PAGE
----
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Probably Not Kapusta

August 31, 2017

Family trees were always the worst school projects when I was a kid. We had a big family. And once we got past my grandparents, all of the names were for people I didn’t know. Or maybe I met them once at a family function, but they were either old or dead and I could never keep the names straight.

To this day, I remember having an Uncle Mars somewhere on my father’s side. But I couldn’t tell you how he is related to my cousin Jesse the constitutional lawyer, versus cousin Jesse the intellectual property lawyer.

Suffice it to say, I’ve never paid that close attention to my own ethnic make-up. Sure, I’m Jewish. There’s some Carpathian Mountains in there, so I sometimes say Russian/Polish if pressed. I can generalize and say Eastern European. And despite having no evidence to support the contention, I like to believe there’s at least a little Italian in me somehow.

As long as I’m making up facts to support my theories, I choose to blindly believe that my deep love for certain foods is linked to some kind of latent cultural DNA. Take sauerkraut for example.

Actually, you won’t believe where I took the sauerkraut. But I’ll tell you anyway.

This story starts all the way back in Pennsylvania. Because there is a great meat shop outside Altoona called Holland Brothers, and the shop has a house-made sauerkraut. Which. I. Love. So, I ended up taking back a quart of it with me.

To Albany. Where I am the only one who eats the stuff in my household. And let me tell you, a quart of sauerkraut can last a long long time if you are the only person eating it. Especially, if you are on some stupid diet and aren’t eating lots and lots of fatty sausages. Because that’s a brilliant way to go through a ton of finely shredded, fermented cabbage.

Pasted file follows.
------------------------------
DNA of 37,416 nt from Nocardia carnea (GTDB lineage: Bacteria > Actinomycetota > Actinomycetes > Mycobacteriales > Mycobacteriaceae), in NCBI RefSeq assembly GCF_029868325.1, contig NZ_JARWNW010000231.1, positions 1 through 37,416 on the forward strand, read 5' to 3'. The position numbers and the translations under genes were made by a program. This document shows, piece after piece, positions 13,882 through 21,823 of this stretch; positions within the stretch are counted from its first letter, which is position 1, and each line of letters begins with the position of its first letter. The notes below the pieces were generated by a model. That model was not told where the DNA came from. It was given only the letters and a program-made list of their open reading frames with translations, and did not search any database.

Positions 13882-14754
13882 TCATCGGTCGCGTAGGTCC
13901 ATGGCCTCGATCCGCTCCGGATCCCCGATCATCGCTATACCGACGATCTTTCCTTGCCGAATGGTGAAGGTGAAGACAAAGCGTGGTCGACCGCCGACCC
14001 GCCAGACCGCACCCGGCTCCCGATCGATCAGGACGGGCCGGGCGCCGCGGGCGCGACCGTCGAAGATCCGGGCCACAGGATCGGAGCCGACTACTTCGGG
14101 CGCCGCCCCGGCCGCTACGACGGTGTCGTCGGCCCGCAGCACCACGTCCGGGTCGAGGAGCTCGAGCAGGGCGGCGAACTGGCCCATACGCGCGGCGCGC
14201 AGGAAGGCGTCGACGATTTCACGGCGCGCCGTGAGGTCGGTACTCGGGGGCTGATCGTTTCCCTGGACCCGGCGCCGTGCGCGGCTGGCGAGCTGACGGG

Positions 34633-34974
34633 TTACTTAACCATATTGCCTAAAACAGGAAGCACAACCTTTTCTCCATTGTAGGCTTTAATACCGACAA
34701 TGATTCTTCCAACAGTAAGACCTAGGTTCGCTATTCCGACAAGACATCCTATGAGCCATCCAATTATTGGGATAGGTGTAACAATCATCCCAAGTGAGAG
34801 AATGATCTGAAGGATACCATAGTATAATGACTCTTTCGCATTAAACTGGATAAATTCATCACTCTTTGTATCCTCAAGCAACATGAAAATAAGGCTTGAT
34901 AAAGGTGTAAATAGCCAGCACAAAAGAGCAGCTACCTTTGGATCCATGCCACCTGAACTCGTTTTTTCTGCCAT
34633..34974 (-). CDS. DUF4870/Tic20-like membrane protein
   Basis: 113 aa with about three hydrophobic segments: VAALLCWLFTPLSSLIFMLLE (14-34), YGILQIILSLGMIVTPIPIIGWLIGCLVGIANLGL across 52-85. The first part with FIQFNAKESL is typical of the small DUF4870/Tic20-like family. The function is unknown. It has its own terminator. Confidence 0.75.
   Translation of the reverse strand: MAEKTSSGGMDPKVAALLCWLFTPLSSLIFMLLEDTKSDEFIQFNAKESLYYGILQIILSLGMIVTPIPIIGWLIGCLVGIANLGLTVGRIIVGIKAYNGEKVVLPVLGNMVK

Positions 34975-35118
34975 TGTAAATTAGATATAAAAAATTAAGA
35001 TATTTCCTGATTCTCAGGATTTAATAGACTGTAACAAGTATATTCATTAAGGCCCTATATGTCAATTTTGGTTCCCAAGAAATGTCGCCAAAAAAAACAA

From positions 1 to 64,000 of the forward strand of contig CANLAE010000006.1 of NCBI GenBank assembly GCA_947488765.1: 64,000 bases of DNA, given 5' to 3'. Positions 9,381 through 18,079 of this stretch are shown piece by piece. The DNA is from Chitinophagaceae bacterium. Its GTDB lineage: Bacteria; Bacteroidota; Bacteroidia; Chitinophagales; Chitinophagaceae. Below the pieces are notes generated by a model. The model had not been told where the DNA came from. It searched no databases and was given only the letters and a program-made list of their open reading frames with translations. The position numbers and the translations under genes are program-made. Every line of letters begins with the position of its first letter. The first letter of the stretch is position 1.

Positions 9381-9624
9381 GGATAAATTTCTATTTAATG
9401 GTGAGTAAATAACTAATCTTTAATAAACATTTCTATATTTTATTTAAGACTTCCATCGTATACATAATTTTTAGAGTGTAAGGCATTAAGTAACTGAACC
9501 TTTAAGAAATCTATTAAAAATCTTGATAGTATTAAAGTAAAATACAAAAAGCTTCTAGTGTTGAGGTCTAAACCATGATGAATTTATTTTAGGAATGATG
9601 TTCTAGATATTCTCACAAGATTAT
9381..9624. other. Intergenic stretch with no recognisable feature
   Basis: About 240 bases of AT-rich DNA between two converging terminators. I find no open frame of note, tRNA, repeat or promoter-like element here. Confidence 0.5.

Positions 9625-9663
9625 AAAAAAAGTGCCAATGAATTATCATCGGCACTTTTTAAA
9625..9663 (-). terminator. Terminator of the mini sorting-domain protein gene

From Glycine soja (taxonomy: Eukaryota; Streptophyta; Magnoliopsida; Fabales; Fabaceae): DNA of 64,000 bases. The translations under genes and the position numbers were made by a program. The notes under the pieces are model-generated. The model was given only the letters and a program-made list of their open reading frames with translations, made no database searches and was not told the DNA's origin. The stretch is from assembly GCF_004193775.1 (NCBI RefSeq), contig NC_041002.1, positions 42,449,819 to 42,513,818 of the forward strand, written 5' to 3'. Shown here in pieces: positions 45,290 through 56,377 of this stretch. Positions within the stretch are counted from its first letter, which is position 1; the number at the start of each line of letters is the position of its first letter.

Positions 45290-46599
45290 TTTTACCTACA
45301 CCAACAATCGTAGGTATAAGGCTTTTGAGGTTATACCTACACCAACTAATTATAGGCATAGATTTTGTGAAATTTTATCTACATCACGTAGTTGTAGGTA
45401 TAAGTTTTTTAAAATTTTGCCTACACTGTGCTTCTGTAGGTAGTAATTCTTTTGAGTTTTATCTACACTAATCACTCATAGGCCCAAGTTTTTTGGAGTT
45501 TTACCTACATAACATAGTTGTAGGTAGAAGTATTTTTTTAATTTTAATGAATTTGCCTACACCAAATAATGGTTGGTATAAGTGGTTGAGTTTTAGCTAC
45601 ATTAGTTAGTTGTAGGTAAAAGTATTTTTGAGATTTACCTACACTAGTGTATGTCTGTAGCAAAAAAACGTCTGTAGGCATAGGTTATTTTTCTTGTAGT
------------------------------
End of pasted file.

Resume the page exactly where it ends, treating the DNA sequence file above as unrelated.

Here was my diet friendly plan for how to eat the kraut.

Use meat as a flavoring, and eat the cabbage much like a stew. I’m pretty sure the Polish name for this is kapusta, which as far as I can tell, is some kind of medley of sauerkraut and meat. There can be other vegetables in it too, like onions or potatoes. It seems like it can be dry or wet.

But I really have no idea. Growing up this was never a dish I was served. Mostly, because I’m not actually Polish. And even if I was, the Polish Jews would have likely shunned the dish because of all the pork products it contains.

Pork products?

Right. So there I was at Chester’s Smokehouse picking up a little treat for Little Miss Fussy. She still loves the smoked veal loaf Chester and Ken make on site. It’s like bologna, but even better. And with some American cheese on squishy bread, it’s one of those real special treats the kids will sometimes get for lunch.

Oh. Hello bacon ribs. You look like you would be perfect mixed with my bucket of kraut. And so did a chunk one of those fat links of house made kielbasa. I went for the double smoked because I wanted to put as much flavor into the vegetables using as little meat as possible. Stupid diet.

Still, the big challenge was going to be eating everything, even over several days. Until Mrs. Fussy reminded me that we were going to a party with some of her work colleagues…

And that we were supposed to bring something.

Was she horrified at the notion of bringing a sauerkraut stew over to a coworker’s house? Yes. Yes, she was. And I have to admit, after smelling the slow cooker, it was a pretty pungent affair.

In the end, I ended up tossing some boiled red potatoes, and a bit of homemade chicken stock into the pot for good measure. And I brought over some strong Polish mustard that I also picked up from Chester’s.

Amazingly, it was a success!

I got to enjoy two small plates of it at the party. Plus there was just enough left over for me to eat one final taste of it the day after the event. To make it even better, I found out our hostess for the party was even part Polish. For real. And she loved it!

Mrs. Fussy was relieved, but I suspect she was still a little bit horrified. Frankly, I felt exactly the same way, maybe with a little bit of vindication thrown in as well.

For what it’s worth, the diet is actually going much better this time around. Maybe one of these days I’ll tell you about the new cruelty. But not tomorrow. Tomorrow I owe you tales of cocktails.

2 Comments leave one →
  1. August 31, 2017 9:54 am

    They actually make and sell their own kapusta at Chester’s Smokehouse.

  2. August 31, 2017 10:00 am

    I love one pot meals – lovely!!! YUM.

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